Afghanistan, Pakistan, and the Limits of U.S. Influence
Editor’s Note: This is the fourth installment of “Southern (Dis)Comfort,” a new series from War on the Rocks and the Stimson Center. The series seeks to unpack the dynamics of intensifying competition — military, economic, diplomatic — in Southern Asia, principally between China, India, Pakistan, and the United States. Catch up on the rest of the series.
President Donald Trump has announced the results of his “comprehensive review” of U.S. strategic options in Afghanistan and South Asia and – as many have already noted – they are uninspiring. Sixteen years of war leads to bouts of soul-searching, but it seems we aren’t obliged to turn up any new thinking in the search.
Any Afghanistan policy review is necessarily a Pakistan policy review. This is simply because, as many experts and even the president has realized, Afghanistan is not “solvable” absent some dramatic change in Pakistani behavior. Jeff Smith, for example, concludes that unless this current review “starts and ends with a decisive change in our Pakistan policy, it will produce the same outcome as every Afghan strategy before it.”
The logic that a change of Pakistani strategy is a necessary condition for any prospect of Afghan success is fairly simple. A 2010 study by the RAND Corporation examined 30 counter-insurgency campaigns and found none were successful so long as there was significant cross-border insurgent support. And, for years now, the U.S. government has concluded that Pakistan provides a safe haven for, among others, the Afghan Taliban and the Haqqani network as they engage in violent operations in Afghanistan. Some believe that in addition to providing operational space for insurgent groups to train, fundraise, and escape pressure, Pakistan’s intelligence agencies may directly provide weapons and money to these groups.
This basic linkage between Pakistani behavior and Afghan outcomes did not suddenly dawn on the Washington policy community this year. This is at least the third U.S. attempt to induce Pakistani policy change. The George W. Bush administration tried strategic love and affection to overcome deep-felt Pakistani insecurities exacerbated by its episodic “abandonment” by the United States. They attempted to convince Pakistan that this time the partnership would endure, and from this foundation permit Pakistan to reorient its grand strategy away from confrontation with India and toward normalcy. That failed.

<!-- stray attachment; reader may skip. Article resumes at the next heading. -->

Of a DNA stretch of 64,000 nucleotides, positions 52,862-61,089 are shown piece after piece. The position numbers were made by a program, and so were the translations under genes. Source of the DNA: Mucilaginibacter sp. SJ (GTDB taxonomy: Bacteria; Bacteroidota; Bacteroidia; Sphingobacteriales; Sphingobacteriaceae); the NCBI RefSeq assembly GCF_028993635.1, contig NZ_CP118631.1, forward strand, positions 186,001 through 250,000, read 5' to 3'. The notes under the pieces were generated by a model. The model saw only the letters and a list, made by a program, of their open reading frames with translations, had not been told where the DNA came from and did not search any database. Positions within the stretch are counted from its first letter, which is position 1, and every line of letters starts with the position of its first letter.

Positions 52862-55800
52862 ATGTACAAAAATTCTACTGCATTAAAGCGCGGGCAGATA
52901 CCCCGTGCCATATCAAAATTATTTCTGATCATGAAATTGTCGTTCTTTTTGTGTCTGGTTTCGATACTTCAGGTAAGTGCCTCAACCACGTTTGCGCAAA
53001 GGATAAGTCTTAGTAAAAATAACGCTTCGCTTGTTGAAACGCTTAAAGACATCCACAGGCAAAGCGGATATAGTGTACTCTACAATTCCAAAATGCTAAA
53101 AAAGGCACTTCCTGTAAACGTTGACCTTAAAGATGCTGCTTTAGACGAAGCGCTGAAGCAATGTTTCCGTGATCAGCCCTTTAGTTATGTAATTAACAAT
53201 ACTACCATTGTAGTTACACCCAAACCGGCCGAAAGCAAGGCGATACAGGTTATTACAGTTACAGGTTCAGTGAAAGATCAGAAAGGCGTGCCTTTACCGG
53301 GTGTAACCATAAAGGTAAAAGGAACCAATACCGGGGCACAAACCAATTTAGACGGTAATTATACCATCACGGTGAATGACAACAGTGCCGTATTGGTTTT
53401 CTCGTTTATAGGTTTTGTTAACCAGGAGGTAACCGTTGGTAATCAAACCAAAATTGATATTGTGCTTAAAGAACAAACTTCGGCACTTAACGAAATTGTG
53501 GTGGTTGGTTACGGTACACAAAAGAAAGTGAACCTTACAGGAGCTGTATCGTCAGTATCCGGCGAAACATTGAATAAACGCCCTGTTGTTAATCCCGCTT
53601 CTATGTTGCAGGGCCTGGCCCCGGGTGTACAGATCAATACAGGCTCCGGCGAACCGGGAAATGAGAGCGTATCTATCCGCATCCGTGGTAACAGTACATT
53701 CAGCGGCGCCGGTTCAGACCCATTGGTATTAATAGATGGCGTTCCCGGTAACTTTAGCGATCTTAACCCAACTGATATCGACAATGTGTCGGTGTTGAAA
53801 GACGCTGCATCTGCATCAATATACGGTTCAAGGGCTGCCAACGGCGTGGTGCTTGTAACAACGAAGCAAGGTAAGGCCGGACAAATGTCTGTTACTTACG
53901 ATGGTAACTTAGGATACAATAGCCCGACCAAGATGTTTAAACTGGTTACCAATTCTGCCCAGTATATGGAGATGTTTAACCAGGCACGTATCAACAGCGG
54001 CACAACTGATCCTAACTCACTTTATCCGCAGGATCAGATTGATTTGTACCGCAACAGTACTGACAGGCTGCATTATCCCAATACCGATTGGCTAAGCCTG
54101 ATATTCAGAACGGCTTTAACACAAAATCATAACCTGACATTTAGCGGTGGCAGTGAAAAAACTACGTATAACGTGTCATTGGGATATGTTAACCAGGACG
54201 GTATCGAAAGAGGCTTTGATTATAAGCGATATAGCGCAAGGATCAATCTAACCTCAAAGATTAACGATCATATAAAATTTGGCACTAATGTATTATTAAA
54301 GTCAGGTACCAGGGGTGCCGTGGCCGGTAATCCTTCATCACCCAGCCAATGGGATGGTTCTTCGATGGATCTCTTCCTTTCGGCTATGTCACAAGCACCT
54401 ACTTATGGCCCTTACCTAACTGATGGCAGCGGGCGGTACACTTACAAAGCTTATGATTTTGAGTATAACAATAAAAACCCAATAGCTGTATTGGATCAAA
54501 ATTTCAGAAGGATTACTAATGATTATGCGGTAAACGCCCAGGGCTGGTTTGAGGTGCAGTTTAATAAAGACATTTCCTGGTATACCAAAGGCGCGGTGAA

Initially, the Obama administration approach could be characterized as more of the same. It supported a massive, multiyear aid program in 2009. But following the troubles of 2011, most notably the raid on Abbottabad that killed Osama bin Laden, the relationship never fully recovered. Whitney Kassel and Philip Reiner, who both worked on Pakistan policy for the Obama administration, conclude in a recent article that U.S. strategy ultimately devolved into “a quiet tolerance of the country’s double dealing.”
Now we have Trump’s try for a different outcome. Prior to the strategic review, Trump appears to have thought very little about Pakistan, as indicated by his pre-inauguration telephone call with Pakistan’s now former prime minister. Trump’s ideological malleability makes him unpredictable, but he does appear to have a “base impulse” that the United States is being taken advantage of by international actors and consequently the world is laughing at us — something that he wants to rectify (or at least be seen as doing so). How this instinct responds to Pakistani behavior has been the great question of America’s South Asia policy, simply because Pakistan has been taking advantage of the United States. To remove the moral connotations of that statement, Pakistan has been collecting geopolitical rents. The question is whether there is a better deal to be had.
On Monday, Trump suggested he would find one:
We have been paying Pakistan billions and billions of dollars at the same time they are housing the very terrorists that we are fighting. But that will have to change, and that will change immediately.
The president is not wrong on the history, but that is precisely where the limits of U.S. influence become evident. The United States has provided in excess of $33 billion to Pakistan since 9/11. In exchange, Washington receives a schizophrenic partner on counter-terrorism, one that is intermittently aggressive in confronting groups targeting the Pakistani state (most notably the Tehrek-e-Taliban Pakistan), helpful against groups focused on Western targets (such as al-Qaeda or the Islamic State), half-hearted against groups that primarily target Pakistani Shia and that have occasionally been involved in attacks against outsiders (such as Lashkar-e-Jhangvi), unwilling to act against Afghanistan-focused groups (such as the Afghan Taliban and Haqqani network), and supportive of groups that target India (such as the Lashkar e-Tayyiba and Jaish-e-Mohammad).